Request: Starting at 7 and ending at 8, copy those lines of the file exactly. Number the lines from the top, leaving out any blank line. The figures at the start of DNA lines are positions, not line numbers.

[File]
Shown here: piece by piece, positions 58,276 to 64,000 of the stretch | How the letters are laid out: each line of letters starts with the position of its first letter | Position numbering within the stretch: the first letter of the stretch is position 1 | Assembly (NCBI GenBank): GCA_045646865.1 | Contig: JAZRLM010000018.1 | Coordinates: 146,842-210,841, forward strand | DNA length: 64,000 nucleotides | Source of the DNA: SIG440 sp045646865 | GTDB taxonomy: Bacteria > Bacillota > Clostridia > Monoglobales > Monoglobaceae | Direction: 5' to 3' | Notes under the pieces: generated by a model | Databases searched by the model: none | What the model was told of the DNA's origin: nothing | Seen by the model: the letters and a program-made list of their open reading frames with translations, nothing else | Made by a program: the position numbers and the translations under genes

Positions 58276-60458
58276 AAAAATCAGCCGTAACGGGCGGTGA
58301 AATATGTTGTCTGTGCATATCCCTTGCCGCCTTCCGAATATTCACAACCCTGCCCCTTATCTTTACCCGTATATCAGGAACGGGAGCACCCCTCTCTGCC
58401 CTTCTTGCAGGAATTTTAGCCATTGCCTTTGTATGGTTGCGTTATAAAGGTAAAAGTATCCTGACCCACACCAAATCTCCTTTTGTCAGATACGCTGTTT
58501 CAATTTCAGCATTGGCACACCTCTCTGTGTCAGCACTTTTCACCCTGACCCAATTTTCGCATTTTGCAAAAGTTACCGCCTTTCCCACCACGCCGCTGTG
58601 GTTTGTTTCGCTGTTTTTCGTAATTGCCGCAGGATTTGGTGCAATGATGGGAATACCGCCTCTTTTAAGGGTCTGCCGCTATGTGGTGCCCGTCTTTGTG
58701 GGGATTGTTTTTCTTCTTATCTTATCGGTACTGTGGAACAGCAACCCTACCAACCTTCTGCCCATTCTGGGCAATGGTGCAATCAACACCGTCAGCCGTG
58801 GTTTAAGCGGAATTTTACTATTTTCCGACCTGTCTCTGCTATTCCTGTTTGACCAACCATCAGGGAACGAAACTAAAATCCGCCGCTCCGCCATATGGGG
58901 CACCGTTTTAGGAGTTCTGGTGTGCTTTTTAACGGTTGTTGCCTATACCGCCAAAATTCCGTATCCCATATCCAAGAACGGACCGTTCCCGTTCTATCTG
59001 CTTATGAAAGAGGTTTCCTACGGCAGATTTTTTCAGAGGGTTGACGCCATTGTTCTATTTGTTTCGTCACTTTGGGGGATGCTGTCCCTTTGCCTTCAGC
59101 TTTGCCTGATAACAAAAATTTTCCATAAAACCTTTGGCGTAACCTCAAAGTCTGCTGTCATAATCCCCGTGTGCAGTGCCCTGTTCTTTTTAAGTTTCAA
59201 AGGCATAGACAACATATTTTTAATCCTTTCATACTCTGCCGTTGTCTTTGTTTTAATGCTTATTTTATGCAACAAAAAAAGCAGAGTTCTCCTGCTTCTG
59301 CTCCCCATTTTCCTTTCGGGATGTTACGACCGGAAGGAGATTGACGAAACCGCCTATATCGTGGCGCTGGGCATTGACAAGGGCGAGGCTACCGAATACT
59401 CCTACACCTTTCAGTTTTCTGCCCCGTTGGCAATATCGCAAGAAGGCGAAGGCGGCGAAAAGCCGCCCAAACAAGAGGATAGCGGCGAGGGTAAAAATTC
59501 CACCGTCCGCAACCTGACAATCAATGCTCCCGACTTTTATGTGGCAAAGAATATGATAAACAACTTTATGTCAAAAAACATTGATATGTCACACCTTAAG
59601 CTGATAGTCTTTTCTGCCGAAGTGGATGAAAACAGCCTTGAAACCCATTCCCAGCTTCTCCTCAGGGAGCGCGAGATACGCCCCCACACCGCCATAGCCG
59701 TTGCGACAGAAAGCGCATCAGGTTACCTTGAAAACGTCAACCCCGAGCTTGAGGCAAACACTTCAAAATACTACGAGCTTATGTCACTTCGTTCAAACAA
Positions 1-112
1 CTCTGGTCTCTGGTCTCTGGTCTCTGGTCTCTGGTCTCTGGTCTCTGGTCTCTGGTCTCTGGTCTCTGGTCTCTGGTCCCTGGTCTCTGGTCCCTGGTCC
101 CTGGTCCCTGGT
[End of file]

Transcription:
58601 GTTTGTTTCGCTGTTTTTCGTAATTGCCGCAGGATTTGGTGCAATGATGGGAATACCGCCTCTTTTAAGGGTCTGCCGCTATGTGGTGCCCGTCTTTGTG
58701 GGGATTGTTTTTCTTCTTATCTTATCGGTACTGTGGAACAGCAACCCTACCAACCTTCTGCCCATTCTGGGCAATGGTGCAATCAACACCGTCAGCCGTG